• New partnerships among all actors committed to moving the AFS transformation agenda forward

  • Theories of change that reflect the transformational agenda of the broader design objectives—SDGs to 2030, HERS at our longer-term horizons—and that acknowledge and respect actor-specific objectives as well

  • Clearer understanding of the economic, socio-cultural, and environmental dimensions of new, possibly highly disruptive technologies

  • Reframing the narrative concerning how we can collectively exploit scientific advances and what new capabilities will need to be built.

The second part of the social process, following from dialogue, is coordinated actions for shared management of AFSs. Coordination must typically be loose, in the sense of operating not through centralized decision-making but rather via structured, self-interested behavior within guardrails enshrined in institutions built through participatory dialogue, such that agents’ individual, uncoordinated actions occur as if they were carefully choreographed.Footnote 2 This is no easy task. But the to-each-his-own approach prevailing in most places in recent decades has left us on a course to climate, environmental, health, and social ruin.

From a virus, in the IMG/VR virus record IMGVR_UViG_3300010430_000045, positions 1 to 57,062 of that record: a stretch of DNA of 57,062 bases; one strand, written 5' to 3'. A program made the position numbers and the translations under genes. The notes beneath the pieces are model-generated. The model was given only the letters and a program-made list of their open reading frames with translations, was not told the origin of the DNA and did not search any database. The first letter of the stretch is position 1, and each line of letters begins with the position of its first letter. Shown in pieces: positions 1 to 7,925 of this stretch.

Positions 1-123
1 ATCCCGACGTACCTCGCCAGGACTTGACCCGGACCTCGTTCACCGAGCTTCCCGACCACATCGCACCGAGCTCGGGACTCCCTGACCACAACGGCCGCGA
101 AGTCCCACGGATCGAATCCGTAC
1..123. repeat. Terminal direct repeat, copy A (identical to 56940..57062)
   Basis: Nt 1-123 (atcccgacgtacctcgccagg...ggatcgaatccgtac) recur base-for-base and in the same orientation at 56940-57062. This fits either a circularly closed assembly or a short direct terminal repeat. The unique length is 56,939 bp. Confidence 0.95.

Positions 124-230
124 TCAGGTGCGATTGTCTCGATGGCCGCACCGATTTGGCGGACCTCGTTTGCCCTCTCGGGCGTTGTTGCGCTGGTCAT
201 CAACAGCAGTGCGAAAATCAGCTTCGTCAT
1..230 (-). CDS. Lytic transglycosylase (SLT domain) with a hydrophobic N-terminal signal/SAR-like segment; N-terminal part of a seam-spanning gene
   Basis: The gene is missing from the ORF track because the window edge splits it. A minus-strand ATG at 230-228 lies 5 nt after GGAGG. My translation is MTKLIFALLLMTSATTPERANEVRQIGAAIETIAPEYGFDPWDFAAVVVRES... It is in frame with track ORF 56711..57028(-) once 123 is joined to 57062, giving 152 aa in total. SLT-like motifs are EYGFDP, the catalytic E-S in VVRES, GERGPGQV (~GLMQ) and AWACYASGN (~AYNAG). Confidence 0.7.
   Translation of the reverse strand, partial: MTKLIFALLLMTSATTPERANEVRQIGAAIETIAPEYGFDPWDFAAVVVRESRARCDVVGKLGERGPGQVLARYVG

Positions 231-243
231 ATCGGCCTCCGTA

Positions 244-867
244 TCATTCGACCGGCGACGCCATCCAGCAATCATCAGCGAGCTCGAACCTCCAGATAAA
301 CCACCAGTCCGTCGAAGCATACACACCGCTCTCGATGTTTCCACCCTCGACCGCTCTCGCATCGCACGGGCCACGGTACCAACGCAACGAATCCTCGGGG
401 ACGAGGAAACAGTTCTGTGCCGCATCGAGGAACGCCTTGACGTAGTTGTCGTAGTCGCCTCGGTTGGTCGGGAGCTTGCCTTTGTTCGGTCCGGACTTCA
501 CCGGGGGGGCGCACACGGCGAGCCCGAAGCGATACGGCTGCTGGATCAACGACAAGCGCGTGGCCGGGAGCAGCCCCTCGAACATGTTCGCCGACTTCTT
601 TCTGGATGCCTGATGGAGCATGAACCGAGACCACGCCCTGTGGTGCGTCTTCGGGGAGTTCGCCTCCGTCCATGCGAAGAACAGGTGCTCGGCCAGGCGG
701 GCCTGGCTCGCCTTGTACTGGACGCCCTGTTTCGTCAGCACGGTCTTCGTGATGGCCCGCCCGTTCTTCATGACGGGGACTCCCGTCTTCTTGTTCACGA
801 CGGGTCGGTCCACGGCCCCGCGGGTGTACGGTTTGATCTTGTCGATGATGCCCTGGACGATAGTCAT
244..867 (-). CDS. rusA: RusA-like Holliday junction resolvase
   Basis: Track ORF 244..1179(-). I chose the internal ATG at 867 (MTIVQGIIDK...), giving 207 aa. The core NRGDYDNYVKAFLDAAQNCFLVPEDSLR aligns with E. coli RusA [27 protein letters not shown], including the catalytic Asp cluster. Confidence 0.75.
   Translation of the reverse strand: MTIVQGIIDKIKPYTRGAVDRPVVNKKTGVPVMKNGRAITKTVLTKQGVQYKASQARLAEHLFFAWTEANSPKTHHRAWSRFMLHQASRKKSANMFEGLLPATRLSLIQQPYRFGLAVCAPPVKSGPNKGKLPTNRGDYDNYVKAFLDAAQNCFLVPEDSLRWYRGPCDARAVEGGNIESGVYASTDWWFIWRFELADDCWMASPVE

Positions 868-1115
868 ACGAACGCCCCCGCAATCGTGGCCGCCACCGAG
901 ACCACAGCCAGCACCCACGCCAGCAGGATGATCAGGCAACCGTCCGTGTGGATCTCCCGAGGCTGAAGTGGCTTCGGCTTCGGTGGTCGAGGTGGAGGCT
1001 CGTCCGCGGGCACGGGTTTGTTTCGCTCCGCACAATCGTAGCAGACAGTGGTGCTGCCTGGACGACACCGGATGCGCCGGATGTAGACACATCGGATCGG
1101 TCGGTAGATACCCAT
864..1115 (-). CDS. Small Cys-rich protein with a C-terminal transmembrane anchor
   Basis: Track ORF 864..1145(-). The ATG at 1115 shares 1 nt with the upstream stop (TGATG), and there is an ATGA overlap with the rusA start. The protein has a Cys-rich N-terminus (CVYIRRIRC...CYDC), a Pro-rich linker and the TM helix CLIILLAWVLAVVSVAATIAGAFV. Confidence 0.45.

The objective of the social process is to induce decentralized behaviors throughout AVCs that together drive beneficial innovations that steadily transition systems towards the HERS objectives. This requires the dialogue that is the first part. But ultimately, the key is this second part: agreed actions that together comprise a set of shared responsibilities and the KPMs and enforcement mechanisms necessary to adjust and enforce those agreements.

What are key elements of dialogues that generate the set of agreed shared responsibilities necessary to co-create beneficial socio-technical bundles? We articulate them here and then illustrate them with an example.